From there we came outside and saw the stars, would have been a more appropriate verse at that moment.  There were no stars.  In fact, the sun was completely obscured by clouds that day, but the absolute quiet of the old growth Wasatch forest spared from mining or development on this winter day cast a cathedral-like awe among my fellow snowcatters.  As we snapped into our skis, we were simultaneously overcome by the stillness and fullness wrapped around us.  Trees, snow, and sky, the immensity of which was profound and humbling, encapsulated us.  We had become an infinitesimal part of our surroundings with no more meaning than any single flake at our feet.  We were entering Paradise.


Dude!  Cat ski guide Andy shredding some back country pow!


Skimum Julie riding some “fatties” for the first time.

Floating down each run was exhilarating.  With no one around you, no trails marked, no end in view, there was a feeling of freedom rarely felt in everyday life.  You didn’t have to be an expert skier to enjoy it – you simply needed to be present to appreciate it.  That said, I wish I were a better powder skier insomuch that I was exhausted by the final run at about 1pm.  I suspect, however, that I would have been spent regardless.  Whether it’s a once in a lifetime experience or an annual pilgrimage, to cat ski is to leave your everyday behind and to embrace something bigger and more extraordinary, to leave everything on the mountain and go home refreshed and renewed. 

“STAY OFF THOSE EDGES” and other great advice

Lessons: Skiing the Bumps

by Skimum Julie

This week we kicked off our lessons with two fantastic instructors from Snowbird’s mountain school.  The mums loved working with Susi and Janell who decided it was perfect conditions for some training in the bumps.  Of course, who doesn’t want to look great on the moguls?  So, we channeled our inner Hannah Kearney and tuned into some excellent advice given freely by the experts.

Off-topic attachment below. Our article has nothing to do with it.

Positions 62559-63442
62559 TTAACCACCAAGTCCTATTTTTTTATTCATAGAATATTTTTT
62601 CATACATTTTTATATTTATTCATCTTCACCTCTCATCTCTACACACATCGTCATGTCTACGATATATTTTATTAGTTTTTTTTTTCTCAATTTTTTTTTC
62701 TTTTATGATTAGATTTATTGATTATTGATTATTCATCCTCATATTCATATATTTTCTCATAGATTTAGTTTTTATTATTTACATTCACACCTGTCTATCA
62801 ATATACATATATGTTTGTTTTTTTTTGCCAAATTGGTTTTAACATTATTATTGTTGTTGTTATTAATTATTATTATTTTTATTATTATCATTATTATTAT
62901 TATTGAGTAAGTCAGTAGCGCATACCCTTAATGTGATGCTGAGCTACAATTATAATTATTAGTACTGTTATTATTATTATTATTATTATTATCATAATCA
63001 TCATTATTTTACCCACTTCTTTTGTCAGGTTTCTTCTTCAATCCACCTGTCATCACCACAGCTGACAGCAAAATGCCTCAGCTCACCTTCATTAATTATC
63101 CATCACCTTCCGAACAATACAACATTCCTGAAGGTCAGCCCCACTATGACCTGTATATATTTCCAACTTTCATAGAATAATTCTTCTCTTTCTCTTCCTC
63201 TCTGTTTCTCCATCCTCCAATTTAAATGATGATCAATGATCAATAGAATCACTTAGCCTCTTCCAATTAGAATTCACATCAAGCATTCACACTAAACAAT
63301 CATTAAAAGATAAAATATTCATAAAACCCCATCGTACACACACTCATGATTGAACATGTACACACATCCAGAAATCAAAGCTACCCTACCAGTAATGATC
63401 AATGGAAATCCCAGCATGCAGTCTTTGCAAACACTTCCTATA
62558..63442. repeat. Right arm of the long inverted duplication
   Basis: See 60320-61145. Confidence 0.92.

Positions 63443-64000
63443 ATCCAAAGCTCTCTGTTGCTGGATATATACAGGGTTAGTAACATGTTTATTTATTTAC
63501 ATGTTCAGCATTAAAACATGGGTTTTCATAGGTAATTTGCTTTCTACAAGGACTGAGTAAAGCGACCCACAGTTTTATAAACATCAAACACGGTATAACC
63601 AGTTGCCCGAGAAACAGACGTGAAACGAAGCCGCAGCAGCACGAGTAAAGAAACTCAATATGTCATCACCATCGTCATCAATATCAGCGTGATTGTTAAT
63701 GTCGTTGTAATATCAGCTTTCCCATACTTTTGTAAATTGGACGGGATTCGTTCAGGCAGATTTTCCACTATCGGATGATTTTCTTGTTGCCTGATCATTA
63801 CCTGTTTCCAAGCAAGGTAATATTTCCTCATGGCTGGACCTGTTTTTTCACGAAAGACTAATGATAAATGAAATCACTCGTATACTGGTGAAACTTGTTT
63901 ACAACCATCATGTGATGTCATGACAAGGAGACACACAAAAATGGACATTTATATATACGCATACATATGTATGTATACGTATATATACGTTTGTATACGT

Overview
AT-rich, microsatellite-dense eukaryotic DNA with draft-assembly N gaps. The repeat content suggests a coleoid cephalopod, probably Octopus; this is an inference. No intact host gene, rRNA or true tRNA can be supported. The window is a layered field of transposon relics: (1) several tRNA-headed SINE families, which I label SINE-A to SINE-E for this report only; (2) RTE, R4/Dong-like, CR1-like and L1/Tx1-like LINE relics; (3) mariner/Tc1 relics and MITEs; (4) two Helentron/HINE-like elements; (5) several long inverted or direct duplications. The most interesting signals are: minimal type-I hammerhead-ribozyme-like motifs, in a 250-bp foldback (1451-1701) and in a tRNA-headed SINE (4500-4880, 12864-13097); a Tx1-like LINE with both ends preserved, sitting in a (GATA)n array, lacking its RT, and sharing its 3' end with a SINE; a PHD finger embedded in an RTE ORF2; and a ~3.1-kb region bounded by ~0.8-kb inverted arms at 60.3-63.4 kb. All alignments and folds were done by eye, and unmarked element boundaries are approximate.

First item of business, stay off your edges!  What?  Come again??  Is that even possible?  For those of us raised to the tune of “stay ON your edges,” this exercise was extremely painful.  But that is the secret to moguls.  I learned that if my edges are digging into the moguls, there goes my control.  Which makes perfect sense since I only look great for about three turns before I shoot out of my line.

What to do?  You need to skid into the mogul bays, by way of what we called “shmearing” (think cream cheese on a bagel).  After our instructors evaluated the mums’ less than stellar bump skills, they kindly led us into the corral off Big Emma for some shmearing practice.  Instead of keeping our weight leaning into the hill (think steep groomer ski race style) we were to practice moving down the hill with our weight all on our downhill leg, staying completely flat on our skis.  Believe me, it’s harder than it sounds and even harder if you need to break the bad habit of leaning into the mountain on your edges.

Once we mastered our schmearing, we worked on the pole plant and turn.  So, here’s the kicker: plant your pole and make your turn on the top of the bump, then skid (schmear) into the bay, all the while keeping your skis flat inside the turn (no edges) and your weight on the downhill ski.

Now, before this sends you into a panic attack as you stare down that next mogul chute, don’t forget the most important skill we learned during this lesson: BREATHE.  We tend to focus so hard on our skiing that we forget to relax and breathe.  We literally hold our breath while skiing through the bumps and eventually become so tight that we’re right back on our edges again and feeling out of control.  So breathe or sing a song as one mum suggested.

Of course, it takes practice, practice, practice, so get out there and conquer your ‘mogul anxiety’ and before long you’ll be riding effortlessly through the bumps to the tune of your favorite song :).